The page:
1997-02-24

Effect of Fuel Injection Processes on the Structure of Diesel Sprays 970799

A diesel spray model has been developed and validated against experimental data obtained for different injection and surrounding gas conditions to allow investigation of the relative importance of the different physical processes occurring during the spray development. The model is based on the Eulerian-Lagrangian approximation and the Navier-Stokes equations, simulating the gas motion, are numerically solved on a collocated non-uniform curvilinear non-orthogonal grid, while the spray equation is solved numerically using a Lagrangian particle tracking method. The injection conditions are determined by another recently developed model calculating the flow in the fuel injection system, the sac volume and injection holes area which accounts for the details of the injection velocity, the fuel injection rate per injection hole and occurrence of hole cavitation. Thus, differences between the sprays from inclined multihole injectors can be simulated and analysed.
Several spray sub-models have been implemented into the code, and their influence on the predicted droplet characteristics was evaluated. These models account for liquid core atomization, droplet secondary breakup, droplet collisions, droplet impingement, droplet turbulent dispersion and droplet evaporation. Aerodynamic-induced atomization, jet turbulence-induced atomization and cavitation-induced atomization introduced by a new sub-model are the three mechanisms considered to be responsible for the liquid core primary break-up; the vibrational, bag, chaotic, stripping and catastrophic break-up regimes are taken into account using different droplet secondary break-up models reported in the literature. A new sub-model based on the maximum entropy formalism is used for the calculation of the droplet size distribution. Coalescence, bouncing and separation are the mechanisms accounting for droplet-droplet interaction and a model assuming isotropic turbulence is used for the calculation of the gas turbulence effects on droplet diffusion. Evaporation has been considered assuming both uniform droplet temperature and its variation within the volume of the droplet. Effects attributed to droplet deformation, as calculated by the break-up model, frequently neglected in other existing spray models, are found to play an important role on the fuel evaporation rate; heat and mass transfer correlations for the flow around spheroids were used for these calculations. In the case of spray impingement on a wall, the rebounding, splashing and sticking regimes were considered, representing different physical assumptions adopted for the simulation of droplet-wall interactions; these models account for the effects of wall roughness, presence of wall film and wall temperature on the properties of the secondary droplets ejected from the wall.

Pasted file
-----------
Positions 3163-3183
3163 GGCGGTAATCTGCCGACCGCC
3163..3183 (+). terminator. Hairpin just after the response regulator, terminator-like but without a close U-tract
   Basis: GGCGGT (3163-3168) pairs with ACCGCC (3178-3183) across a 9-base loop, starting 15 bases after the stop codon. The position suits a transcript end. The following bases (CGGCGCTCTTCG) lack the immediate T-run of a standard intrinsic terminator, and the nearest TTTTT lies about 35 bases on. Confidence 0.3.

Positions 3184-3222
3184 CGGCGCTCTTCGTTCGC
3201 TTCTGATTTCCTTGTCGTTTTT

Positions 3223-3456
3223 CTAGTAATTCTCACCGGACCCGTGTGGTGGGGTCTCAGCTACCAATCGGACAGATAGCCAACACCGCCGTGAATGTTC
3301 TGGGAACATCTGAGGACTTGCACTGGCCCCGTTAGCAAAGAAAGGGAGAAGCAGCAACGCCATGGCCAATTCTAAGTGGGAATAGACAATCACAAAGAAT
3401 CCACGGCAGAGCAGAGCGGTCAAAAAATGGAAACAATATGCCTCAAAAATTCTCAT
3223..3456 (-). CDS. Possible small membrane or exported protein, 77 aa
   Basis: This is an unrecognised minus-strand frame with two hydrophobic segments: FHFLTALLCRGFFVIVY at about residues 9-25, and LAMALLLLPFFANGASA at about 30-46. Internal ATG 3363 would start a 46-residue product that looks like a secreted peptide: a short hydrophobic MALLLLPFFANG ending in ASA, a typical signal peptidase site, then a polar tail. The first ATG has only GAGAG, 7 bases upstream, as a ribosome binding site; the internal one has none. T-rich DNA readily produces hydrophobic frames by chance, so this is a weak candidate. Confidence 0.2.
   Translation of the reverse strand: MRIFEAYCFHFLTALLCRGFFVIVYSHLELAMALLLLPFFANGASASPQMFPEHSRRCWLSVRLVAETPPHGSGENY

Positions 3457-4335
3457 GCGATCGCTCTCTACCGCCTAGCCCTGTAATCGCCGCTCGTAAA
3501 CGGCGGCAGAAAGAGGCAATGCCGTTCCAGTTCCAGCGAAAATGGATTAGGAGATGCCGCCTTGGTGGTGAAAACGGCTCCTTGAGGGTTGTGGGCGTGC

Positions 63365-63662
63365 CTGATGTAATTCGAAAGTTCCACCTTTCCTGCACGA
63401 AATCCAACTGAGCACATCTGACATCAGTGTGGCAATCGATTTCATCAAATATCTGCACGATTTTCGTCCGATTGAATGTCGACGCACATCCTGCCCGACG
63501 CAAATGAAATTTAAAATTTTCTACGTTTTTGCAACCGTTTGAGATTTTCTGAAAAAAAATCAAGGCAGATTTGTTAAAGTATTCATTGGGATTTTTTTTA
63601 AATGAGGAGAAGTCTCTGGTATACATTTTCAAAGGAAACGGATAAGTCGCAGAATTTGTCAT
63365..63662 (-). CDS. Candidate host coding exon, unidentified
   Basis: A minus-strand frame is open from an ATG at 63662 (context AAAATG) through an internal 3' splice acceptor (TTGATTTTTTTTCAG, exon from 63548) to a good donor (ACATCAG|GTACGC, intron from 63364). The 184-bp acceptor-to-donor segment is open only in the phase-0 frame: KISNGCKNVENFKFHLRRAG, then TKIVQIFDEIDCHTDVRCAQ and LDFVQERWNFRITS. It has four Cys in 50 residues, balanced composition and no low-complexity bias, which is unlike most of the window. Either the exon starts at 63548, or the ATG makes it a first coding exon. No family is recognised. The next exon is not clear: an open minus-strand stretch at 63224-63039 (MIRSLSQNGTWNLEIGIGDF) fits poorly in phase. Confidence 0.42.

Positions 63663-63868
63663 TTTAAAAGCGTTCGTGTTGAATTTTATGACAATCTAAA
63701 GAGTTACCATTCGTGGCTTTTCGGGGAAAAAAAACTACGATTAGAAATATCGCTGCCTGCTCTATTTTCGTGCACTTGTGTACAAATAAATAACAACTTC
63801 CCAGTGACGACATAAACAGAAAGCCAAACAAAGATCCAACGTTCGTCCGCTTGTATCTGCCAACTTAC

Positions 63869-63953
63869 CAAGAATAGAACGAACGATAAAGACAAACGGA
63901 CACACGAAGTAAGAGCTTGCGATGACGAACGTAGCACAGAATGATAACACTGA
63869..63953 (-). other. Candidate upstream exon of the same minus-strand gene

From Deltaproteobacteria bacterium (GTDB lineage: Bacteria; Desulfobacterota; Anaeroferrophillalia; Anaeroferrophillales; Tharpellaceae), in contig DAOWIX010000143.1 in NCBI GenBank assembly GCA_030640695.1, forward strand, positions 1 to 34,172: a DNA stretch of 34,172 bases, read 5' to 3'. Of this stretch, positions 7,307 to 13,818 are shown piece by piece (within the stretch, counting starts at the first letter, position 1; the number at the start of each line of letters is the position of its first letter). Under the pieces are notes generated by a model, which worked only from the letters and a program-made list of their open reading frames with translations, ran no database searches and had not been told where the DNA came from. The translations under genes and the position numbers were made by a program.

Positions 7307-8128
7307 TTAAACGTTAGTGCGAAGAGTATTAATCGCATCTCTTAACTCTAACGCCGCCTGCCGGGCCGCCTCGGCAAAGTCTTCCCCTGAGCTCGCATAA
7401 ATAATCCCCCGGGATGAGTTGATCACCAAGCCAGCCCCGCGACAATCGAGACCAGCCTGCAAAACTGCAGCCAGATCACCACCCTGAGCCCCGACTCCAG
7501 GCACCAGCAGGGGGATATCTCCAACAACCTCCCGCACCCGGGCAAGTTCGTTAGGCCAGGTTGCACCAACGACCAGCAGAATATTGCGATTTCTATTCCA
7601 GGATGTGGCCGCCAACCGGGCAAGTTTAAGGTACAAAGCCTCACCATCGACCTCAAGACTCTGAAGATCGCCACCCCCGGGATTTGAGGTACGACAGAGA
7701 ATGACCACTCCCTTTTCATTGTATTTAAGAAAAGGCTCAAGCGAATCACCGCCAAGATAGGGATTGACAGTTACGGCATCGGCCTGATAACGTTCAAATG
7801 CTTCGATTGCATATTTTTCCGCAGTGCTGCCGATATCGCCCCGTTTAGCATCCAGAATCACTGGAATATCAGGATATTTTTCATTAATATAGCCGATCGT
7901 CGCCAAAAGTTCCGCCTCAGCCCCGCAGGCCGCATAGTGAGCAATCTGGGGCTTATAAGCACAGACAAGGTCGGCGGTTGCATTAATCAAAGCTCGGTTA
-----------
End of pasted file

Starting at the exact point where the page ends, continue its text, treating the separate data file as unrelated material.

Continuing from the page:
Experimental test cases used for model validation include free atmospheric sprays injected into quiescent or cross flowing air, impinging sprays and diesel sprays in engine cylinders. Extensive comparison between computational and experimental results has been performed for the temporal and spatial variation of the droplet size and droplet velocities, the spray tip penetration and the global spray structure. The results revealed that the dominant parameters influencing diesel spray development and its mixing with the surrounding air are hole cavitation, injection velocity and droplet deformation.

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